[Editor: This poem by Philip Durham Lorimer was published in Songs and Verses by Philip Durham Lorimer: An Australian Bush Poet, 1901.]
The Old Fig Tree, Wollongong
I look on thee oft, O thou marvellous tree,
In thine evergreen robes on thy throne,
So gracefully arched with thine arms o’er the free
Who have left thee a shrine of thine own !
When young in my years, when enamoured with light,
With the flood of the sun on my brow,
I’ve sat near thy roots, overwhelmed with the sight
Of thy form, which is awing me now.
And yet, there’s no change in thy high-drooping head,
In thy limbs that are bearing thy height ;
No branch of thy trunk is yet numbered as dead,
Nor a bough that is marked with a blight.
While round thee the vines that are close to thy base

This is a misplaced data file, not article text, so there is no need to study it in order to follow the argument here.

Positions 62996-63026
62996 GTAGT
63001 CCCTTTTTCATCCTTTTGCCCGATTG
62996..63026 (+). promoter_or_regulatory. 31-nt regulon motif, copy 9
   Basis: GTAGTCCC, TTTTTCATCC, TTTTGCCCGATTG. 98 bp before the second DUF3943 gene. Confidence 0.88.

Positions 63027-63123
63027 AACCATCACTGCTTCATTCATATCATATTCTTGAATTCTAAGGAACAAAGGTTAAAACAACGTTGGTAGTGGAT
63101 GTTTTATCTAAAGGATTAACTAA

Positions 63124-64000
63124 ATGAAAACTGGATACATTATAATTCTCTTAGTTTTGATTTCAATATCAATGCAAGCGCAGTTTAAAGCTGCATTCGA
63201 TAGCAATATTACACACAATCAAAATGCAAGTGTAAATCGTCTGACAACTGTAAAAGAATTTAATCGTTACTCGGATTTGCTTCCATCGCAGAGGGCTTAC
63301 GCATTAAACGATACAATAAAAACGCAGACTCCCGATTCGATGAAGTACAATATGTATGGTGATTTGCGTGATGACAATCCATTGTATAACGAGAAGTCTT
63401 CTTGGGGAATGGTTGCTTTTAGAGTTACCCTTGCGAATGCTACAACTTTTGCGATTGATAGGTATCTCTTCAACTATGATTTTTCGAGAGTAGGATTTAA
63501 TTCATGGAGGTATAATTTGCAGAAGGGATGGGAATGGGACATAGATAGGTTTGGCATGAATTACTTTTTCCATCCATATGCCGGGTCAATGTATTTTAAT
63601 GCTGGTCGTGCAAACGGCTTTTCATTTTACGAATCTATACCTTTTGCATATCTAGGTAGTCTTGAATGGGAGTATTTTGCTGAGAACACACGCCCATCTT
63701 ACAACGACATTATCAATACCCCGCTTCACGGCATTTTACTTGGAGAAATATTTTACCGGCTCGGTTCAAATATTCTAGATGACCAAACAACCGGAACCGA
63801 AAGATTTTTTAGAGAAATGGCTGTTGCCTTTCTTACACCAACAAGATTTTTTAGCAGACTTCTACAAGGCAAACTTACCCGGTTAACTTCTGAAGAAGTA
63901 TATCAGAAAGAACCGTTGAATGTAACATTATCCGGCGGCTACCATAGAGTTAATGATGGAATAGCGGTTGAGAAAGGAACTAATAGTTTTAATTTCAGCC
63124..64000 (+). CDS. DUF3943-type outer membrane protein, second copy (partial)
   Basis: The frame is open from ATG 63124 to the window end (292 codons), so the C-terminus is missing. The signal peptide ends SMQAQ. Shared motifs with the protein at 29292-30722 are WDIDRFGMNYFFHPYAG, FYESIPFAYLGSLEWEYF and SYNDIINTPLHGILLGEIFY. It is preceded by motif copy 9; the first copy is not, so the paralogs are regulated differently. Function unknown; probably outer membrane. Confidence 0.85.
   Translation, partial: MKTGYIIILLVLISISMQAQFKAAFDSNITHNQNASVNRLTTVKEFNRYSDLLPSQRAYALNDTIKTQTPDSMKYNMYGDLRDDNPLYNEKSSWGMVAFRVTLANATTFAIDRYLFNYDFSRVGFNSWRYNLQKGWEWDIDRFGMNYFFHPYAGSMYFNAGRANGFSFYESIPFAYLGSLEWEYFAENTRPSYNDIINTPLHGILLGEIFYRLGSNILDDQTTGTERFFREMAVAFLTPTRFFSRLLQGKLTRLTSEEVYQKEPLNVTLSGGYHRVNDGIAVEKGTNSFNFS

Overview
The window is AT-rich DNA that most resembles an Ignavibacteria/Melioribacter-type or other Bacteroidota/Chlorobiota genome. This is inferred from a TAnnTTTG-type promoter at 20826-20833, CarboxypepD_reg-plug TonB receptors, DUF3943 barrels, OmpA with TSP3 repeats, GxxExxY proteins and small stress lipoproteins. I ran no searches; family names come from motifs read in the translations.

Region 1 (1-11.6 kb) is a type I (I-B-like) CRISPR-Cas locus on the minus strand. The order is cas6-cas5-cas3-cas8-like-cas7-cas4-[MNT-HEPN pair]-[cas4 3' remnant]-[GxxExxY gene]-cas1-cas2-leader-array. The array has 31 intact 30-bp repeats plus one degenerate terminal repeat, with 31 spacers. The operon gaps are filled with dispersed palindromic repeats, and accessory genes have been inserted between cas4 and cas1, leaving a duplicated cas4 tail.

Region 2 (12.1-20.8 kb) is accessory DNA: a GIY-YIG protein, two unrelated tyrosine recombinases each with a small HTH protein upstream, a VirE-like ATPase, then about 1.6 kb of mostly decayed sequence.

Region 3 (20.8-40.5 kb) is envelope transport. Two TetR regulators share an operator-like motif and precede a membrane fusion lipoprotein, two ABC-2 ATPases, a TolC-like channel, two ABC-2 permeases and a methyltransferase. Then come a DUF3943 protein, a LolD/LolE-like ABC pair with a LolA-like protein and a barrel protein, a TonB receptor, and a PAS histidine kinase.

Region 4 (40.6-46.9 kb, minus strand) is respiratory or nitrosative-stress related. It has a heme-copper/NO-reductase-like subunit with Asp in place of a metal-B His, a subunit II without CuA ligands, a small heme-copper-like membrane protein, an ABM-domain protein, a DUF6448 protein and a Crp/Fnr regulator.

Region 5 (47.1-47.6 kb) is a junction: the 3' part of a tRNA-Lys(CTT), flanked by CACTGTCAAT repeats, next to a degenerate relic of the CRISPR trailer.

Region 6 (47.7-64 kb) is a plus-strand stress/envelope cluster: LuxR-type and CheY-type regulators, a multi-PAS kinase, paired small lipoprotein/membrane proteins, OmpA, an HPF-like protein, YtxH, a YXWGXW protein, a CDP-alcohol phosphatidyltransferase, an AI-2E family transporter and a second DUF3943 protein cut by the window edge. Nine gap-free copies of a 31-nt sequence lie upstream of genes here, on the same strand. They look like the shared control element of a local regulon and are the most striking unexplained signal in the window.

Where the former ones grew and have died,
Are climbing thy height with their younger embrace
For thy love, which they tenderly hide.
I stand at thy feet, while thy boughs are the fringe
That embroider the blue and the grey,
When light in the west wears a deep golden tinge
That is crowning thine age of to-day.
That age which is lost in decay long ago,
Through the fading of memory here,
That’s hid in the sands of the centuries’ flow.
Like an hour that’s forgot in a year.
Oh ! say, hast thou aught of a treaty with Time,
To be still on its borders of green ?
Thy young leaves still shadow the pride of thy prime
With the soul of a beautiful scene.
How many have looked upon thee in their youth,
In the moments when life is all gay, —
Have lived their long lives, while their moments in truth
Were to thee but the gleam of a day !
Jamberoo, March 24, 1894.
E. A. Petherick (editor). Songs and Verses by Philip Durham Lorimer: An Australian Bush Poet, William Clowes and Sons, London, 1901, pages 218-219